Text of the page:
WHEN darkness stopped the play-off for the £50,000 Formby Hall Challenge on Merseyside Scottish pair Alistair Forsyth and Greig Hutcheon elected to share the title and prize-money rather than return the following morning.
Both players finished this 72 hole joint venture between the Mastercard and Challenge Tours 20 strokes under par after three days of calm, sunny weather but after playing into the setting sun and halving the one play-off hole possible the two emerging stars decided reluctantly to call a halt.
Fittingly, Forsyth was representing the PGA's Mastercard Tour while Hutcheon plays predominantly on the European Tour's Challenge circuit so honours really did end up even all round, Forsyth striking a telling blow for the less experienced Mastercard golfers.
Hutcheon, however, was clearly the happier after recovering from hitting his approach to the long 18th into a ditch when he saved par thanks to a 20ft putt while Forsyth momentarily crumpled in disbelief when he then missed his four foot birdie effort for outright victory.
"I said I wanted to make it exciting but not this exciting, " said Forsyth whose £6,766 winnings takes him back to the top of the Mastercard Order of Merit with a total of £20,046 compared to second-placed Lee James of Dorset who is on £17,887 with the final tournament at Ruddings Park in Harrogate this week.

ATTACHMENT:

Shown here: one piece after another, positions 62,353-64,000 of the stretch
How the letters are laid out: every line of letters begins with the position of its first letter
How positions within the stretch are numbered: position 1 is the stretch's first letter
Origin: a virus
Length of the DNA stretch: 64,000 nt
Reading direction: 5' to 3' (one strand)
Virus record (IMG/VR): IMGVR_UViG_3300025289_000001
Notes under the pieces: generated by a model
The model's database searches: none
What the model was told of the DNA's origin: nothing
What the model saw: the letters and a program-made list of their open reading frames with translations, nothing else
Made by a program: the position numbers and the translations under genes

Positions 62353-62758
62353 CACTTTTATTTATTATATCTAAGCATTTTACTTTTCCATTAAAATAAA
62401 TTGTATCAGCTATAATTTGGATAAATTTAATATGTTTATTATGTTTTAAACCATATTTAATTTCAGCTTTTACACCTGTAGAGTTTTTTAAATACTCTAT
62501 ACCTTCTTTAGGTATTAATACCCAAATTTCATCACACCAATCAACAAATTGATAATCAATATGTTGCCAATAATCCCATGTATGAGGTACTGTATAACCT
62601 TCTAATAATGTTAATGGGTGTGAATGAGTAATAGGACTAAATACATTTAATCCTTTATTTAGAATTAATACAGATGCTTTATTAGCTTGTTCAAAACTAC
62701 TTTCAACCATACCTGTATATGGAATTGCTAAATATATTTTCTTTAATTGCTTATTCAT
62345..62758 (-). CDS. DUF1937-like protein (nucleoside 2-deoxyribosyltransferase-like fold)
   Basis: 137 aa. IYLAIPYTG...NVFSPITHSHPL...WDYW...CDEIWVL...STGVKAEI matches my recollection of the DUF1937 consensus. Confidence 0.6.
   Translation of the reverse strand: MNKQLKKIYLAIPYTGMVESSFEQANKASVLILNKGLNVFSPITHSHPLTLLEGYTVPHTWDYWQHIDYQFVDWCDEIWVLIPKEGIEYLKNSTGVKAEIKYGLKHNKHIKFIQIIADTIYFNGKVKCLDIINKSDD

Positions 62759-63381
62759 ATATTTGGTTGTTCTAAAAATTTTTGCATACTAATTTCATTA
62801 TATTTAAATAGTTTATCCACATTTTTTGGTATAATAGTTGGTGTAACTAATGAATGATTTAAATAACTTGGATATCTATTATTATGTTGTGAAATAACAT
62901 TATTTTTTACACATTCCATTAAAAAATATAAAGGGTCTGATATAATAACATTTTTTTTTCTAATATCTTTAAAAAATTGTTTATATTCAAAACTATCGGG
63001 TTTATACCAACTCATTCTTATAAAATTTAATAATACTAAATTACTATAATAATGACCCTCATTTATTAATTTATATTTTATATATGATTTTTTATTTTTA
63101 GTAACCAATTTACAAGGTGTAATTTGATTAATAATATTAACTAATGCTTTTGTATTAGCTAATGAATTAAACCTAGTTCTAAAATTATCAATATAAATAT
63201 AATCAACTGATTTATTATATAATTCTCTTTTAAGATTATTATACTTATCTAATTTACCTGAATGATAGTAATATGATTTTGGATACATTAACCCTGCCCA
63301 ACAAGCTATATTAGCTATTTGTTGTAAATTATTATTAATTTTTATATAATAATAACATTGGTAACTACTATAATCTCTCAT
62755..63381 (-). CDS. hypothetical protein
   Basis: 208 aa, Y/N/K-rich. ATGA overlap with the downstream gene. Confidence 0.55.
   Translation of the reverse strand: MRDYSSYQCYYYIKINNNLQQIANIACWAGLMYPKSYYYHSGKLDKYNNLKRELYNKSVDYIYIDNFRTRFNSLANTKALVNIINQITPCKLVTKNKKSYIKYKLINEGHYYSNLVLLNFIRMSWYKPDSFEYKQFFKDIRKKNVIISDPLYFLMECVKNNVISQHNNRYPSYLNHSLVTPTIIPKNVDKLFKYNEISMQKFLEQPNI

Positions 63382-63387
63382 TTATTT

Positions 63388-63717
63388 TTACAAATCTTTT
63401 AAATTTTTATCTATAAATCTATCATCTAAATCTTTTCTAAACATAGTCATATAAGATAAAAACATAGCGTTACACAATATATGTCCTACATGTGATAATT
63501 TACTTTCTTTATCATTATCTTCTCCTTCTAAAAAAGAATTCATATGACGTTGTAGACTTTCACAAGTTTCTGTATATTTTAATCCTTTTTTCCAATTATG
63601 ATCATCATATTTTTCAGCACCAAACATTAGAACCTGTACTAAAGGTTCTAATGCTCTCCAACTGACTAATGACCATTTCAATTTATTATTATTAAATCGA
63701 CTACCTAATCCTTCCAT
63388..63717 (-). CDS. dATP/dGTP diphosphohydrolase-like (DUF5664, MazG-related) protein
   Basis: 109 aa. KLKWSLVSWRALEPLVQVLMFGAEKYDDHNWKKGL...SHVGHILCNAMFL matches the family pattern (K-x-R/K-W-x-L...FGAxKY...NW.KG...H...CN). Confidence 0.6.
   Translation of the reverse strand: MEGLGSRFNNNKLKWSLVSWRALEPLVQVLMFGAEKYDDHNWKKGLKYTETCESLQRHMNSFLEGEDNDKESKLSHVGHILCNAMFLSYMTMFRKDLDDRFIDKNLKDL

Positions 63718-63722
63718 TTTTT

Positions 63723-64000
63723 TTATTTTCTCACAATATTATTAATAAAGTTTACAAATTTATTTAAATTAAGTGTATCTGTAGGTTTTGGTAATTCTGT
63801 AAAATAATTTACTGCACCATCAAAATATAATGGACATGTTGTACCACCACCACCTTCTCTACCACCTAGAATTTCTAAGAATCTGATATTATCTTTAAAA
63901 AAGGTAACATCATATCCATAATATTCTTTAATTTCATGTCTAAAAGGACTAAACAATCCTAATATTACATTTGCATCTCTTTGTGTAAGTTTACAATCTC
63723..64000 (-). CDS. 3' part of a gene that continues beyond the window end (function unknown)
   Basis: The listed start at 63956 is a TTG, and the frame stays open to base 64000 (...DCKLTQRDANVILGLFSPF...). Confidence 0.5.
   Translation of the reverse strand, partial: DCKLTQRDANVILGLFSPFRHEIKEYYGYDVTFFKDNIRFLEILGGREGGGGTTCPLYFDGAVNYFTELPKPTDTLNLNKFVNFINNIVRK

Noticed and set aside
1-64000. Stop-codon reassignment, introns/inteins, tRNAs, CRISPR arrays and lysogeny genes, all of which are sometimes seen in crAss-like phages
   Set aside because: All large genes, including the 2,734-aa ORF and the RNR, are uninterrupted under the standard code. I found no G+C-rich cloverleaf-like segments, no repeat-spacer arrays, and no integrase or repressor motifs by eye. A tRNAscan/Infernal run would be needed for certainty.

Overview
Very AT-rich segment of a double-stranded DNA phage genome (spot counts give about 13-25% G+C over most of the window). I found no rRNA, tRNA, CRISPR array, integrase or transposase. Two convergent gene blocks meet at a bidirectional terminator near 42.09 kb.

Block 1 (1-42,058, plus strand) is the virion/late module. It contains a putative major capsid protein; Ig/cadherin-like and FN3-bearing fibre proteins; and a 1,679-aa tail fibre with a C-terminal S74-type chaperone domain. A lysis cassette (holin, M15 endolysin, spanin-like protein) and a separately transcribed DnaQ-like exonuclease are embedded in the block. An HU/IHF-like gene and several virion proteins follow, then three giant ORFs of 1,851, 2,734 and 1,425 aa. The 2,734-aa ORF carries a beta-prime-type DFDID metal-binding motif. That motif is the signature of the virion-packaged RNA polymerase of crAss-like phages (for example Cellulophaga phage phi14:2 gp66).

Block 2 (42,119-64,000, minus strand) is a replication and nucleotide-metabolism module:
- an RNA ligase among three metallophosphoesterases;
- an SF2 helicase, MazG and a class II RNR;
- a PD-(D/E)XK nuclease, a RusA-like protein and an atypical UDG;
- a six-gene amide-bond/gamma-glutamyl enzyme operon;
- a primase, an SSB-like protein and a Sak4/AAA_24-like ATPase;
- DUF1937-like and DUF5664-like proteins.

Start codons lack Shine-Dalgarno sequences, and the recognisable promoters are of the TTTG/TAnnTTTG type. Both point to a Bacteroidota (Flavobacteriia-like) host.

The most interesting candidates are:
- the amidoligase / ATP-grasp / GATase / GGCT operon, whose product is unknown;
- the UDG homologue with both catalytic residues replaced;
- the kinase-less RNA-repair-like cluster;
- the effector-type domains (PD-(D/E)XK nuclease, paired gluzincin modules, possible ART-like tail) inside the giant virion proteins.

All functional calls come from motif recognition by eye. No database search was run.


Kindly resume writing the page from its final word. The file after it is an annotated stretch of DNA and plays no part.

Hutcheon, meanwhile, was left savouring the best month of his career to date. After almost winning in Moscow he finished top Scot in the Scottish PGA Championship at Gleneagles before driving south and his efforts this time have given him a chance of making the coveted top 15 on the Challenge Tour who gain cards on to the main European circuit next season.
"I started the week in 39th spot on the Challenge Tour so this win is a real boost. It's been a brilliaant few days. I really like this new course, in fact I can see it challenging to become an Open qualifying track in a few years. It would have been nice to return in the morning to sort it out between Alistair and myself but I'm moving straight on to Poland for the next Challenge event, " he said.
Explained Tournament Director Kevin Feeney: "We had to delay the start of play because of early morning fog and although the players did brilliantly the one thing we could not control was the eventual loss of daylight. Alistair amd Greig were then offered the option of returning the following day or sharing the title and money and, understandably, they chose the latter."
Second place was also shared between Iain Pyman who arrived in Formby fresh from winning the BMW Russian Open and Paul Curry who was an 18 year European Tour veteran until back injury caused him to lose his card last year.
Curry, now 38, admitted he found the final day's marathon 36 holes physically demanding after the delay meant only a 10 minute break between rounds for most players. Currry had started the last day a shot clear thanks mostly to his opening course record 65 but even that score was eclipsed when Bristol's Simon Hurley carded a brilliant nine under par 63 on Friday morning.